But part of the problem is, there are so many characters. And they want to give them all their own arc like in a visual novel. Their individual arcs are all good, but outside of this they all have a limited role, especially in the second game. The first game did a good job at having events where everyone would get a turn. A lot of the time, I was like “oh right, this person is still stalking me for some reason”.
The characters from the first anime / game also made appearances. I kind of forget what happened in that game… It was weird though, because 20+ years have passed (one of the characters is their child) and they haven’t grown older or changed at all. This was such a cool opportunity and they just totally blew it off. The only exception is Eruru. Somehow she became one hundred thousand times hotter in her old age. Whatever….
The villains were good… until the last villain, who came out of nowhere with daddy issues. A year and a half later, I still agree with my thoughts from the anime: Furry Lelouch was great.
Much of the game explores questions of identity. Which, normally I would say is trite and overused. But here they do it in a unique way, having (major spoiler but I will make it as vague as possible) one of the characters assume the identity of another character. Even all their friends are confused about who is who. Unfortunately, by the end the authors also seem to be confused about who is who. It was an interesting idea and put to good effect for two of the character arcs.
It also explores the idea of sacrifice. The characters keep sacrificing themselves for its duty. But this was very strange in that they never learned anything, even by the very end. They just kept taking turns sacrificing themselves for each other and pissing each other off.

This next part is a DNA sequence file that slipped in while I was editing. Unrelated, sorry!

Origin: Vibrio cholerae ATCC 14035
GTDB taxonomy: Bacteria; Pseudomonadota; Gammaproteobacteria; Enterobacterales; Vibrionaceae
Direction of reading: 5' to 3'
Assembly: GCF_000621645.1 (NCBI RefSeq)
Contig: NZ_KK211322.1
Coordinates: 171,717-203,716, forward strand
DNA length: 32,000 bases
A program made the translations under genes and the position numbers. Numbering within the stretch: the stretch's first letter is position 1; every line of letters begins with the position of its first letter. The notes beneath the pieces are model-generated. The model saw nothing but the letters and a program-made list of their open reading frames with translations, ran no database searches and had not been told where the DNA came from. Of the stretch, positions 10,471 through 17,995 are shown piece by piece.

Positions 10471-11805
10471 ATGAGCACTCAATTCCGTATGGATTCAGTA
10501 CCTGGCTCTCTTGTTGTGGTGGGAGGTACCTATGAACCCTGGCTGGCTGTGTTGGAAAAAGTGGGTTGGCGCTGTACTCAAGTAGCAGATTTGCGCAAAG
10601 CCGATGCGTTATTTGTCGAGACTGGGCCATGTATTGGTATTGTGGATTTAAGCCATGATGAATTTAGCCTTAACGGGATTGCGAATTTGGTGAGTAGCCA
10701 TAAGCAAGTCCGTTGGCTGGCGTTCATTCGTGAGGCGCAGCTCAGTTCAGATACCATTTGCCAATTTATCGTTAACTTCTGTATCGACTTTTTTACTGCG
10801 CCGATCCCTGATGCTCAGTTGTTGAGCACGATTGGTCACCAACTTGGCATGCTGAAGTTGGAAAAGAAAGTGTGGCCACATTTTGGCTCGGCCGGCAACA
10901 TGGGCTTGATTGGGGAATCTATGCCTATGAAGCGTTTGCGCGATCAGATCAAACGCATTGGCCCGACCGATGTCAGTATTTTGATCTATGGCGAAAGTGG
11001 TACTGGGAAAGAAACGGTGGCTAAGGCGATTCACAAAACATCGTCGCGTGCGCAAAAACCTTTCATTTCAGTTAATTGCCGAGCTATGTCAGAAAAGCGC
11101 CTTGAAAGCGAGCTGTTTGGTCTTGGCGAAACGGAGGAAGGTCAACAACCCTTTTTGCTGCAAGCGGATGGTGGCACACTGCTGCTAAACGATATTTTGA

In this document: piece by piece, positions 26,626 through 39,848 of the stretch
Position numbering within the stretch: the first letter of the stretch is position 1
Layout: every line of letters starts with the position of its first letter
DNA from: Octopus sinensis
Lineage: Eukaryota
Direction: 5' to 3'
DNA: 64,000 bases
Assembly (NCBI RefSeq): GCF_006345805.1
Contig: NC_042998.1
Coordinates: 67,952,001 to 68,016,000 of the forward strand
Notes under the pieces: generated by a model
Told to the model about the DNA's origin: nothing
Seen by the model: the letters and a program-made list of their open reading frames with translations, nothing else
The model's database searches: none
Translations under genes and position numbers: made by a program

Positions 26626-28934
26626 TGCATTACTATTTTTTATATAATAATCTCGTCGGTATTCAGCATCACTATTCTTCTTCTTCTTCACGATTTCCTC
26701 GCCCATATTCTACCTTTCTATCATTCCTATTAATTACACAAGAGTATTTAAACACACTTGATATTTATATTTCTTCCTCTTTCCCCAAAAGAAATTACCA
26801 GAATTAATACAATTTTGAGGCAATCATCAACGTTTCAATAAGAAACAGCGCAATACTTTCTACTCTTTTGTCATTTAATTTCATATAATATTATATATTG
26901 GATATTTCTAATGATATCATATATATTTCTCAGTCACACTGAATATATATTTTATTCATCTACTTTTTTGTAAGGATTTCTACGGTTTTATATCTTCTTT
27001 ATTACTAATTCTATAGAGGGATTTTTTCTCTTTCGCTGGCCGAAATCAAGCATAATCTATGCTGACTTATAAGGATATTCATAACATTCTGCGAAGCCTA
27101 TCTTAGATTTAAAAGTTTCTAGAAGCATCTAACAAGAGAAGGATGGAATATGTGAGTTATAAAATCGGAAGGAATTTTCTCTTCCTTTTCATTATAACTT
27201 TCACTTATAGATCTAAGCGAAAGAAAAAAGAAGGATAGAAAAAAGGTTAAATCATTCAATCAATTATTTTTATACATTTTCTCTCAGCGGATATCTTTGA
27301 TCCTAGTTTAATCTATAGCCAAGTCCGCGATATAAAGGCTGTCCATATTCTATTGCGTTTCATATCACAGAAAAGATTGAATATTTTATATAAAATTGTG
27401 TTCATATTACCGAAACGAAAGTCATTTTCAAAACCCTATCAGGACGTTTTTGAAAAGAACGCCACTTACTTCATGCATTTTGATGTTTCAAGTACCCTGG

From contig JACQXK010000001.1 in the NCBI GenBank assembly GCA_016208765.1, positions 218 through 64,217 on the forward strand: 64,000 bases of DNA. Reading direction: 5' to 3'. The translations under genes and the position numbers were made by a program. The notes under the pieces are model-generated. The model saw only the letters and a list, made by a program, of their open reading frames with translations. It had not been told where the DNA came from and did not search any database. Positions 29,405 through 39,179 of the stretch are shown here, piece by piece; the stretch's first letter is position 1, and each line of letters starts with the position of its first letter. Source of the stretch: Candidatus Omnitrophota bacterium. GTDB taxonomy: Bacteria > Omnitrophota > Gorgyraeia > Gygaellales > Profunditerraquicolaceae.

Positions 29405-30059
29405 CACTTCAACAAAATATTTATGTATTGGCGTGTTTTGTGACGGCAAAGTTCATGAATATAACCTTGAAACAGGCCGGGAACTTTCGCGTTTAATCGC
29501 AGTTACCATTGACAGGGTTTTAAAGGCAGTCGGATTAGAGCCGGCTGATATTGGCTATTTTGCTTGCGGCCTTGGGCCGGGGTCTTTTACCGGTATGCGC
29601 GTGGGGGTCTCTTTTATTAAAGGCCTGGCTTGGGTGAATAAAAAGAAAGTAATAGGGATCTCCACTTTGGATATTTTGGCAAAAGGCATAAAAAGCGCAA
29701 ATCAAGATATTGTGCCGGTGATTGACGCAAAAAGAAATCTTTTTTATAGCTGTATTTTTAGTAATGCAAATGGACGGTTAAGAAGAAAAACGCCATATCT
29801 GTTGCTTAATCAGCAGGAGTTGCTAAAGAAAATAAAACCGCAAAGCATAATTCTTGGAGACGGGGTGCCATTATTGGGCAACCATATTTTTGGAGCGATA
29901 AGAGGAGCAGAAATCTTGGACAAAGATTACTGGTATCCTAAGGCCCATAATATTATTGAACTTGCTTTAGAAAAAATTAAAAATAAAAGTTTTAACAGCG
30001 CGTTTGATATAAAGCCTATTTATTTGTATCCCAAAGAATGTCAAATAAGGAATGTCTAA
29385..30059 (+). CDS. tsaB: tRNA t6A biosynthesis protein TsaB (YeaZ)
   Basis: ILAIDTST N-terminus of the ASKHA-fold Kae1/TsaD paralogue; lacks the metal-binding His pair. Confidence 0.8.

It starts out as a story of two strangers traveling together and making friends. Then it becomes a story of reclaiming the kingdom from an usurper. And all that was great. But then things got weird.
The next villain was motivated to destroy the world entirely by daddy issues. Like, come on…
And then after that, I thought it was finally over. It wasn’t. The final boss is the girlfriend and her extended family.
The ending was very frustrating. It was a happy ending for the main characters from the first game, who barely showed up in this one at all. And all the characters from this game are left hanging.
Even if the latter parts had their issues, I enjoyed the vast majority. All of the character arcs were interesting. The comedic slice of life parts were entertaining as well. There were quite a few good climaxes. The translation was excellent in my opinion (especially by the standards of video games… and I just finished Fate / Extella. Yikes!).
It was a pretty good game. I enjoyed playing it. It was really long. Also, it wasn’t porn. That was nice. My first two visual novel experiences (Fate / Stay Night and Tsukihime) were porn. They were most definitely not improved by it.